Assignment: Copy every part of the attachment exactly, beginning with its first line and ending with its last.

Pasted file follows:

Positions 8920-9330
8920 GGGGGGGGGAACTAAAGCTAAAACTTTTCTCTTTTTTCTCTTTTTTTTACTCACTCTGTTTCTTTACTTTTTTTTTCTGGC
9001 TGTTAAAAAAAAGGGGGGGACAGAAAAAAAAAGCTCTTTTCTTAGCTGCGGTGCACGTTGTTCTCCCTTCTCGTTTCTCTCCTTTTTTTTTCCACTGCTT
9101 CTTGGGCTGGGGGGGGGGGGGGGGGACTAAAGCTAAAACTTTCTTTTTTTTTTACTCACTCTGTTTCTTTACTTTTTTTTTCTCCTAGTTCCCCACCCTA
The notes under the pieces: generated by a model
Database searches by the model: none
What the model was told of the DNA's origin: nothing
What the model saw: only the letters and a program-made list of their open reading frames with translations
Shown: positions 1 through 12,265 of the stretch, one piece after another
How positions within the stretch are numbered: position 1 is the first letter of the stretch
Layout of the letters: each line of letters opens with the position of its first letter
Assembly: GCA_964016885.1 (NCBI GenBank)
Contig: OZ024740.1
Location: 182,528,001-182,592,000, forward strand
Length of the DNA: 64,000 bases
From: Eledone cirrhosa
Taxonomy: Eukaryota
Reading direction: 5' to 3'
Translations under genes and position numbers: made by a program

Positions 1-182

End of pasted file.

Positions 8920-9330
8920 GGGGGGGGGAACTAAAGCTAAAACTTTTCTCTTTTTTCTCTTTTTTTTACTCACTCTGTTTCTTTACTTTTTTTTTCTGGC
9001 TGTTAAAAAAAAGGGGGGGACAGAAAAAAAAAGCTCTTTTCTTAGCTGCGGTGCACGTTGTTCTCCCTTCTCGTTTCTCTCCTTTTTTTTTCCACTGCTT
9101 CTTGGGCTGGGGGGGGGGGGGGGGGACTAAAGCTAAAACTTTCTTTTTTTTTTACTCACTCTGTTTCTTTACTTTTTTTTTCTCCTAGTTCCCCACCCTA
The notes under the pieces: generated by a model
Database searches by the model: none
What the model was told of the DNA's origin: nothing
What the model saw: only the letters and a program-made list of their open reading frames with translations
Shown: positions 1 through 12,265 of the stretch, one piece after another
How positions within the stretch are numbered: position 1 is the first letter of the stretch
Layout of the letters: each line of letters opens with the position of its first letter
Assembly: GCA_964016885.1 (NCBI GenBank)
Contig: OZ024740.1
Location: 182,528,001-182,592,000, forward strand
Length of the DNA: 64,000 bases
From: Eledone cirrhosa
Taxonomy: Eukaryota
Reading direction: 5' to 3'
Translations under genes and position numbers: made by a program

Positions 1-182